Raspberry Pi: Image and Setup

Choosing your image:

As you already know we chose the Raspberry Pi computer as our central platform for our Controls and Communication system. After choosing the board we needed to set it up with the capabilities we wanted.

The first thing we did with the Pi was research the various images offered here. After uploading the Pidora image (and not really liking it) we chose a more modern, hacked version of the Raspbian "Wheezy" software called Occidentalis v0.2 from Adafruit. We thought that this would be the best image to use because of its more modern Linux language and its "hackable" capabilities. However, using Raspbian is relatively the same and we would recommend using either one on the Raspberry Pi whatever the purpose.

This site explains how to mount an RPi image onto an SD fairly well.

After uploading the image to an SD card we plugged into the Raspberry Pi and started configuring it to match the settings that we wanted.

Creating a static IP Address:

To allow us to download different packages from the internet for various different programs we wanted to run the Raspberry Pi needed to be connected to the internet and automatically connect to our network on boot; it also needed a static IP address so sshing wireless could be done effortlessly. By following the directions in this video creating a static IP, whether for your ethernet or wireless access, is easy. We use this static IP later to connect through Real VNC. By following the steps above you can also setup a Raspberry Pi in a few minutes. 


Choosing our Control and Communications Board

One of the first steps in this project was to choose a Control and Communications platform. Along with mechanical testing of propellors and motors we needed to start desinging our CPU. After researching various different types of micro controllers we chose to use the Raspberry Pi B. This was the best option for our central computation board because of its extensive documentation online. Obviously though, the Raspberry Pi couldn't be used for everything on our ROV. We needed another board that would be able to take sensory readings and relay them to the Pi.  We ended up choosing the Arduino UNO for this. Like the RPi, the Arduino UNO has a large online community and extensive documentation explaining anything you can think of. 

Below is a useful chart comparing the Arduino UNO, Raspberry Pi, and BeagleBone.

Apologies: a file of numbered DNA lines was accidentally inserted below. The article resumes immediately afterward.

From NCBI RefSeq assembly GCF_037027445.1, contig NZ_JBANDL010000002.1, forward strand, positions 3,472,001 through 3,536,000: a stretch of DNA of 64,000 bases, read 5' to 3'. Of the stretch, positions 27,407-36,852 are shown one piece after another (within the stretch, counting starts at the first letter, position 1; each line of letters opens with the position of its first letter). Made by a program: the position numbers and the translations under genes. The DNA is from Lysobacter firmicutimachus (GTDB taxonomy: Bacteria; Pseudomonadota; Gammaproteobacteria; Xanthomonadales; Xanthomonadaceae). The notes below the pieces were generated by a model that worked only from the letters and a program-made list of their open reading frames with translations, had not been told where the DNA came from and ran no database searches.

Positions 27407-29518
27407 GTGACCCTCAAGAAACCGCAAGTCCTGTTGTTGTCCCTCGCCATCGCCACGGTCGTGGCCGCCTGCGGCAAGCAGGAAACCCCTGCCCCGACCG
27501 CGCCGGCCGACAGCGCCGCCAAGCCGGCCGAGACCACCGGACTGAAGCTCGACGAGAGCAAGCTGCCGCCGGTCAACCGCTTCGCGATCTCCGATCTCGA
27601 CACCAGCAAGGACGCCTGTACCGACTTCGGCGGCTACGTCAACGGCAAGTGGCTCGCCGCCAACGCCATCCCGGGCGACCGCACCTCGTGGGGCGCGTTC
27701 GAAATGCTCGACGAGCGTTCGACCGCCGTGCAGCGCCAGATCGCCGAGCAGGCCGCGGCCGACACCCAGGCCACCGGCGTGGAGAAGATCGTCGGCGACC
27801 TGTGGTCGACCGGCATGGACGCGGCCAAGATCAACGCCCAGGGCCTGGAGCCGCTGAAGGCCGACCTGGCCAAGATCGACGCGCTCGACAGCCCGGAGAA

There are a few other reasons for choosing the Pi. The first reason  is it's cost  relative to its computing power and capabilities. We believe that this board is able to offer many things others do while also giving us the cheapest product. The second reason why we chose the Raspberry Pi is, as we explained above, because of its extensive online doxumentation. There are hundreds of websites, blogs, and posts dedicated to the Raspberry Pi. We knew that the magnitude of data on the Pi would help us greatly as none of us have much prior experience configuring a computer. 

We would also recommend the Raspberry Pi to anybody who is looking to have a good time learning the tricks of the Raspberry Pi, but also to anybody who wants to create an advanced robotics system and is looking for the right computer. 

Raspberry Pi Model B

Introducing Limbeck Engineering and Project Robo Goby

This blog is dedicated to keeping the public up-to-date on Limbeck Engineering's Unmanned Underwater Vehicle (UUV) project.

Limbeck Engineering is a group name we settled on after hours of brainstorming; limbeck is an archaic word meaning "to wear oneself out thinking of new ideas." We thought that this accurately represented our struggles in coming up with a name and future struggles that we will have to overcome while designing innovative technologies.  

Limbeck Engineering is comprised of four college students students: Josef Biberstein (MIT), Travis Libsack (MIT), Nick Nelsonwood (Princeton), and Liam Wade (University of Maine). We started the project and incorporated the business while attending high school in our hometown of Freeport, Maine.

Left to right: Liam Wade, Nick Nelsonwood, Josef Biberstein, and Travis Libsack

Project RoboGoby is an extensive design project that involves many different aspects of engineering, but is centered around how humans interact with the ocean. Limbeck is hoping to create a Remotely Operated Vehicle (ROV) with autonomous capabilities that is affordable, easy to use, and, most importantly, innovative. We chose the name RoboGoby because goby, a type of fish, complements the abbreviation "robo."

There are a few reasons that we originally decided to take on this project. The first, and most important reason, was for our love of engineering as well as a hook for potential colleges. There are many ROVs out there, however, they are either quite expensive (priced at $5000 without accessories) or lack in capabilities. We decided to challenge ourselves with designing an UUV that is superior in both price and capability. Our current motivation comes from our continued love of engineering as we work towards earning college degrees and finding a place in the engineering world. The market has grown since we started the project, but still has significant gaps that we hope to ameliorate. 

In 2013, 2014, and 2015 our focus was on engineering a submersible with our desired parameters. We came out of the process with two basic, proof-of-concept models and a lot of experience.

In the final months of 2015 we decided to shift our focus towards commercializing RoboGoby. This is an entirely new endeavor for us and marks an important shift in strategy. The early parts of 2016 will be focused on conducting market research, contacting potential partners and customers, and creating a business plan. The end goal is to secure funding for the summer of 2016, so that we can develop an alpha version of RoboGoby to further our commercialization persuits.